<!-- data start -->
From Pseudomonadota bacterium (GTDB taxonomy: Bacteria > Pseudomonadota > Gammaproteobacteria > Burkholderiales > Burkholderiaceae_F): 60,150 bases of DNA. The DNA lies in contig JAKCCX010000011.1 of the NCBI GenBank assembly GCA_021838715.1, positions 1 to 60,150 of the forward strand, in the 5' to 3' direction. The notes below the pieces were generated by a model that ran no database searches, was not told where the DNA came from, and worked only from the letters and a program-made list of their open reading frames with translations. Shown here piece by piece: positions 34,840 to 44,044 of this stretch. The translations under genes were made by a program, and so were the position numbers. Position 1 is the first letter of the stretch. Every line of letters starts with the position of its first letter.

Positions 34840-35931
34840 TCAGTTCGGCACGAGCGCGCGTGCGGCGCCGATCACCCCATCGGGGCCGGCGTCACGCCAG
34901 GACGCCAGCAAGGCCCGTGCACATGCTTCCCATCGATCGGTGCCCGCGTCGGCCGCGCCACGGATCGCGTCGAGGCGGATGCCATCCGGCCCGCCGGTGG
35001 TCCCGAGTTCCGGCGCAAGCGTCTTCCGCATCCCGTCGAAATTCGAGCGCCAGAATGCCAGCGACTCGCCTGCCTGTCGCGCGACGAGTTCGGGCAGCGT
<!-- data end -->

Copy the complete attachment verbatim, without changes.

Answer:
From Pseudomonadota bacterium (GTDB taxonomy: Bacteria > Pseudomonadota > Gammaproteobacteria > Burkholderiales > Burkholderiaceae_F): 60,150 bases of DNA. The DNA lies in contig JAKCCX010000011.1 of the NCBI GenBank assembly GCA_021838715.1, positions 1 to 60,150 of the forward strand, in the 5' to 3' direction. The notes below the pieces were generated by a model that ran no database searches, was not told where the DNA came from, and worked only from the letters and a program-made list of their open reading frames with translations. Shown here piece by piece: positions 34,840 to 44,044 of this stretch. The translations under genes were made by a program, and so were the position numbers. Position 1 is the first letter of the stretch. Every line of letters starts with the position of its first letter.

Positions 34840-35931
34840 TCAGTTCGGCACGAGCGCGCGTGCGGCGCCGATCACCCCATCGGGGCCGGCGTCACGCCAG
34901 GACGCCAGCAAGGCCCGTGCACATGCTTCCCATCGATCGGTGCCCGCGTCGGCCGCGCCACGGATCGCGTCGAGGCGGATGCCATCCGGCCCGCCGGTGG
35001 TCCCGAGTTCCGGCGCAAGCGTCTTCCGCATCCCGTCGAAATTCGAGCGCCAGAATGCCAGCGACTCGCCTGCCTGTCGCGCGACGAGTTCGGGCAGCGT